Guns and Ammo
New infantry weaponry used in the Civil war affected battle in a very dynamic way, nullifying original formations, such as the lines of soldiers used in the Revolutionary War, due to the inevitable heavy losses. Tactics centered around cover and positions low to the ground were used, and those tactics eventually gave way to trench warfare much like that in World War I, seen in the Battle of the Crater and the siege of Vicksburg.
The Winchester Repeating Rifle
Previously, and oftentimes during the war, rifles were muzzle-loaded. Each shot, with gunpowder, was stuffed down the muzzle of the gun and fired, then the barrel had to be cleaned and the process was repeated. However, in 1860, Oliver Winchester of the New Haven Arms Co. popularized the repeating rifle, which would
An original Winchester Repeating Rifle
An original Winchester Repeating Rifle
be patented as the Model 1866. Rather than individually loading each shot, soldiers would put multiple rounds in a chamber and fire them all at once, allowing infantrymen far greater firing efficiency. Winchester Repeating Arms also manufactured the M1 Carbine, a widely used rifle in World War I. Winchester rifles are no longer manufactured today, but the company remains a major ammunition producer.

The Colt Repeating Revolver
Patented in 1836, Samuel Colt's repeating revolver consisted of six shots loaded into a revolving chamber. After one shot was fired, the chamber repeated in order to prepare the next shot for being fired. The lack of accuracy was made up for by the ability for many shots to be fired consecutively. Originally used by Western frontiersman, the Colt revolver was largely by officers during the war due to the concern that infantrymen would be slowed by the extra weight.
The Ironclads
The Union had a fleet of wooden ships blockading Hampton Roads in Virginia. However, the Confederate ironclad ship U.S.S Virginia, more commonly known as the Merrimac, due to the fact that it was built from the hull of the wooden ship C.S.S. Merrimac, entered via the Elizabeth River and quickly gained an upper hand
The U.S.S. Monitor
The U.S.S. Monitor
the Union ships. After a lopsided iron-wood battle, the U.S.S. Monitor, the Union's ironclad vessel, arrived and fought the Confederate ship to a draw. Assembled by placing iron shielding over a wooden body, the ships, along with a few submarines seen during the war (U.S.S. Alligator and C.S.S. Hunley), signaled a new age of naval warfare.
Transportation and Communication
Possibly the biggest advantage the North had over the South during the war was its advanced network of railroads , which were comparably new at the time. They allowed the North to ship large quantities of goods and troops long distances. Transporting those by horse, wagon, or by canal would have been far slower and more inconvenient. Railroads, as well as revolutionizing speed and ease of transportation, played a tactical role in the war as well. Since regiments needed to be close to lines to receive supplies, marching routes were sometimes centered around railroads. The first battle of war, at Manassas , was fought at that location in part because of the large rail junction the Confederacy controlled. Another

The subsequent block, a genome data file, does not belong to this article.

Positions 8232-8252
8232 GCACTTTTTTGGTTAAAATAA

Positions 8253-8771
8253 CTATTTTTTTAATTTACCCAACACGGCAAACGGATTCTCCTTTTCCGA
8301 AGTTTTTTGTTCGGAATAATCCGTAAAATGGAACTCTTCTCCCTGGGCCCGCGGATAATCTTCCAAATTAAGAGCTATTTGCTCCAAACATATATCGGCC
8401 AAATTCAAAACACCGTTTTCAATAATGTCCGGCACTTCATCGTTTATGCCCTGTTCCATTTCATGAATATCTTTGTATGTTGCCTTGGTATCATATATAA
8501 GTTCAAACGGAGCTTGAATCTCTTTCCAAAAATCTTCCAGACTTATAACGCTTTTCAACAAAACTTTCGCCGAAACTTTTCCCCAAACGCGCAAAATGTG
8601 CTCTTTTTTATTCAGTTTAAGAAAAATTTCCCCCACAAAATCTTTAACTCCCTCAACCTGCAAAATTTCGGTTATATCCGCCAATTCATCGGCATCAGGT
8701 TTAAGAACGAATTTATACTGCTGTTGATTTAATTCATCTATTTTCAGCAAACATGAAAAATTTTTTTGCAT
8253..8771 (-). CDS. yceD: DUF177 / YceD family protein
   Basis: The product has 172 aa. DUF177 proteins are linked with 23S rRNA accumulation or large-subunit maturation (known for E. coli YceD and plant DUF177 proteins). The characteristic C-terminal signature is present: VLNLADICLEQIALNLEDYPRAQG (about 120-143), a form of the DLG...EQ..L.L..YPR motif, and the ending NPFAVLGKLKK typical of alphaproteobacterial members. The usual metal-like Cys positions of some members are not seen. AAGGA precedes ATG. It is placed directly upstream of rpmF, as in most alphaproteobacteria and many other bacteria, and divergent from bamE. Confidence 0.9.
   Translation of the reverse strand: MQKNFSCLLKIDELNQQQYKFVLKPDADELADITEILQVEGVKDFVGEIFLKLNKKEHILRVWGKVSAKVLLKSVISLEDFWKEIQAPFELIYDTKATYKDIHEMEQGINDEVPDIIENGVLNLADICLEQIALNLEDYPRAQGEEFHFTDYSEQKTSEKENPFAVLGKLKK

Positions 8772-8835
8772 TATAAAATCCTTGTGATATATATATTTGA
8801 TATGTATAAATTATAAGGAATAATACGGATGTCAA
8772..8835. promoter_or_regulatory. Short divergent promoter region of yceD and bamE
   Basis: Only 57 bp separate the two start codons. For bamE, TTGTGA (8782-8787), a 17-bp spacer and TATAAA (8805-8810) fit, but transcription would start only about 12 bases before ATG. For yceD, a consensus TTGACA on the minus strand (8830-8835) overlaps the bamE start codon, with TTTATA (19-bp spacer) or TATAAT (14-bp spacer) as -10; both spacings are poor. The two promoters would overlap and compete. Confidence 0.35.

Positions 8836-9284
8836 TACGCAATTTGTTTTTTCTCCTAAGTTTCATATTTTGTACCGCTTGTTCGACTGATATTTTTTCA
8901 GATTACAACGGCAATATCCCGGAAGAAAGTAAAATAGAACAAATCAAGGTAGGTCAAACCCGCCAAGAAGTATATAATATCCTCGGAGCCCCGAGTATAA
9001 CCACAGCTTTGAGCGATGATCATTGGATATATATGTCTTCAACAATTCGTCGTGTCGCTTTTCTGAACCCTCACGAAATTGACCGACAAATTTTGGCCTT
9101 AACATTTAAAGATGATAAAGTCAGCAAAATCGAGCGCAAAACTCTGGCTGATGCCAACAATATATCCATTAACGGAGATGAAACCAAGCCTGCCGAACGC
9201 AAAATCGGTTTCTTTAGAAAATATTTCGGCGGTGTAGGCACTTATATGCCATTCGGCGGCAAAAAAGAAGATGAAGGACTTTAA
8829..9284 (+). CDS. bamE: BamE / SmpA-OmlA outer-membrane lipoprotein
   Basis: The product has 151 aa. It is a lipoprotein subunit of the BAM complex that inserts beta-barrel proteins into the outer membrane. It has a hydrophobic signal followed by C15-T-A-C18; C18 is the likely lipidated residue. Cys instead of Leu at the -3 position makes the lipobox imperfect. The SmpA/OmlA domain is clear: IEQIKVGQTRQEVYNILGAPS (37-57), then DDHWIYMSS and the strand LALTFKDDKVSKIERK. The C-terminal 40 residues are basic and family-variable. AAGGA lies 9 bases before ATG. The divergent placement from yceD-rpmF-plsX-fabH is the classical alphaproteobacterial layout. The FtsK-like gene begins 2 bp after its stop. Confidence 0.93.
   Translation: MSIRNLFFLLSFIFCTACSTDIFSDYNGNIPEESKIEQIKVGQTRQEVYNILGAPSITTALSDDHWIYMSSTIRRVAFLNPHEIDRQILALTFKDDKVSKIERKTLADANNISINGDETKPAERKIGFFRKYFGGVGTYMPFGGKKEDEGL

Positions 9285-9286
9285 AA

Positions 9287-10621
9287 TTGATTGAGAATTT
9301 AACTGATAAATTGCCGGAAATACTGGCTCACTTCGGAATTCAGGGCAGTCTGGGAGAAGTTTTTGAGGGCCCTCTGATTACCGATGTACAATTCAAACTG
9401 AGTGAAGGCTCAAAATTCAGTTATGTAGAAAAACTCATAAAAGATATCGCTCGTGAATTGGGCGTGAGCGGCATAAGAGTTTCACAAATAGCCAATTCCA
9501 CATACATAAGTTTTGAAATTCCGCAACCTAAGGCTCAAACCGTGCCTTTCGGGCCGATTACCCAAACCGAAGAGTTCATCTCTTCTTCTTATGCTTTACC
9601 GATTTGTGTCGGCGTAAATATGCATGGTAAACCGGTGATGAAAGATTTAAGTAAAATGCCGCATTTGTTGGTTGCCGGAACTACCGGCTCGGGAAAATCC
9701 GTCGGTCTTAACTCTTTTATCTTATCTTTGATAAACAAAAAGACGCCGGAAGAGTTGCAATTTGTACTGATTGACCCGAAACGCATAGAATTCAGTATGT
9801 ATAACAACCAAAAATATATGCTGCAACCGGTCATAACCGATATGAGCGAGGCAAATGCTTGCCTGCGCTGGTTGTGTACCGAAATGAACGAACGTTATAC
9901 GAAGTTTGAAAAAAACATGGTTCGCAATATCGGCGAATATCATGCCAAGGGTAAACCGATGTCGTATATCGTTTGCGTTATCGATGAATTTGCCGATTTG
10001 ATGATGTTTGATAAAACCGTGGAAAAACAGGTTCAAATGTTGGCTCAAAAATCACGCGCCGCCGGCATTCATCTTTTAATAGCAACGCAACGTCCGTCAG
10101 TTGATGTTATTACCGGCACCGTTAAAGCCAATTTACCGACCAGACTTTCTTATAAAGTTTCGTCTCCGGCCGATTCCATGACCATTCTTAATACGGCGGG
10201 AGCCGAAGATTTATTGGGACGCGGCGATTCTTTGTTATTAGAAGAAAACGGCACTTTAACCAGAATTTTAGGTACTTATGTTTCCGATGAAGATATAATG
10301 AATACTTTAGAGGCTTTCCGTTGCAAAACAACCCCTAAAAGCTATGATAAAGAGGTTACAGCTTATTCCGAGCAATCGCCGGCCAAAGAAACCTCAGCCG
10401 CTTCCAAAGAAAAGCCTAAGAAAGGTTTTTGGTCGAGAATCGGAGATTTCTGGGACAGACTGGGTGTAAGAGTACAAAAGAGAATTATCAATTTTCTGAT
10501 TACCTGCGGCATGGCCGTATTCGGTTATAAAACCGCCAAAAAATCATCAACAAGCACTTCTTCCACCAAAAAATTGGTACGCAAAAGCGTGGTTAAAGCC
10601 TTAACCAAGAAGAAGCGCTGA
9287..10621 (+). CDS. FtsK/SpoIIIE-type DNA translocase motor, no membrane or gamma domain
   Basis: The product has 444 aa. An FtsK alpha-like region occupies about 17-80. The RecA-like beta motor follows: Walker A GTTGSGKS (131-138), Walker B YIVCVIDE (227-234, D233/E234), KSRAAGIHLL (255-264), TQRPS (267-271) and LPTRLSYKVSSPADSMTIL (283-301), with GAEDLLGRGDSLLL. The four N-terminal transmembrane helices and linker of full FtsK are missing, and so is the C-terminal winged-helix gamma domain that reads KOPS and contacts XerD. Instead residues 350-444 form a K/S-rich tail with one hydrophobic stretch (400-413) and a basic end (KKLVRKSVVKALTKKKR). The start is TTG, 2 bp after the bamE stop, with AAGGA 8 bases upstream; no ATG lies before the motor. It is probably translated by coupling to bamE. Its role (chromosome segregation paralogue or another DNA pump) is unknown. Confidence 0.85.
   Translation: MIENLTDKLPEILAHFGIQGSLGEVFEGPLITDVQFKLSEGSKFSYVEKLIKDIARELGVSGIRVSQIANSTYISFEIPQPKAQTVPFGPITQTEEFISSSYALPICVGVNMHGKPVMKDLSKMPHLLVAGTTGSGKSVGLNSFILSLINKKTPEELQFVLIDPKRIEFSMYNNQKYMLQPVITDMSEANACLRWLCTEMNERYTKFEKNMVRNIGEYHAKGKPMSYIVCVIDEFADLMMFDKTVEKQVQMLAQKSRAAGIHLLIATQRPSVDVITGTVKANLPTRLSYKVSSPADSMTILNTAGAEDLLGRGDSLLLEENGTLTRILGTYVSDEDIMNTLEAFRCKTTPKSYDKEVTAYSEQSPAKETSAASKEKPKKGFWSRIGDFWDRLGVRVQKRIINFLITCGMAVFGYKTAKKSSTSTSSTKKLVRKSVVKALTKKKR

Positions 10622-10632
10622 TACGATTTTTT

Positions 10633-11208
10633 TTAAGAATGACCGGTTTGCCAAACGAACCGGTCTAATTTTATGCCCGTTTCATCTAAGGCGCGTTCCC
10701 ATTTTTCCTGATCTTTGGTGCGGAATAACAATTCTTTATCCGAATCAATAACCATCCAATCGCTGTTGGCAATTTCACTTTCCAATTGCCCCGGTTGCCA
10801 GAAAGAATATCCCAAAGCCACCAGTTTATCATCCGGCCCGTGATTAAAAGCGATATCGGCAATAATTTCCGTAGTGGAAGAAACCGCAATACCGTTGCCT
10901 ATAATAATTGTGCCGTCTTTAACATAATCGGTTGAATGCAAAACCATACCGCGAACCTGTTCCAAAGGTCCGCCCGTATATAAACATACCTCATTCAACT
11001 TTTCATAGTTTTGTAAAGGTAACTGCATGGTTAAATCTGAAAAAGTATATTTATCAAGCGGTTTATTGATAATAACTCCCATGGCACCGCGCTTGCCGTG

Manassas Junction-February 1862
Manassas Junction-February 1862
that greatly expediated communication between officers was the telegraph, where operators would tap out Morse Code messages that would travel along a line to officers, who would receive the messages. Telegraphs were not as widely used as railroads because there were comparatively few skilled operators and there were many difficulties associated with laying down telegraph lines over battlefields. Oftentimes, both armies dispatched spies to tap the lines.

Works Cited
"Battle of the Monitor and Merrimac." Web. 10 Jan. 2010. <http://www.sonofthesouth.net/leefoundation/monitor-merrimac.htm>."Battle of the Monitor and the Merrimack C.S.S. Virginia Civil War Naval Battle." American Civil War History Timelines Battle Map Pictures. Web. 10 Jan. 2010. <http://americancivilwar.com/monitor.html>.Brinkley, Alan. American History: A Survey. 12th ed. New York: McGraw Hill, 2007. Print."Civil War Submarines." American Civil War History Timelines Battle Map Pictures. Web. 10 Jan. 2010. <http://americancivilwar.com/tcwn/civil_war/naval_submarine.html>."McCormick, Charles Patrick, Sherwood, Clark Co., Wisconsin." Wisconsin Valley Library Service. Web. 10 Jan. 2010. <http://wvls.lib.wi.us/ClarkCounty/clark/data/bios2/2743.htm>."This Day in History 1847: Colt sells his first revolvers to the U.S. government." The History Channel - Home Page. Web. 10 Jan. 2010. <http://www.history.com/this-day-in-history.do?action=tdihArticleCategory&id=4388>."The Winchester Rifle: The Gun That Won the West-Science Reference Guide-Science Reference Services, Library of Congress)." Library of Congress Home. Web. 10 Jan. 2010. <http://www.loc.gov/rr/scitech/SciRefGuides/winchester-rifle.html#stephen>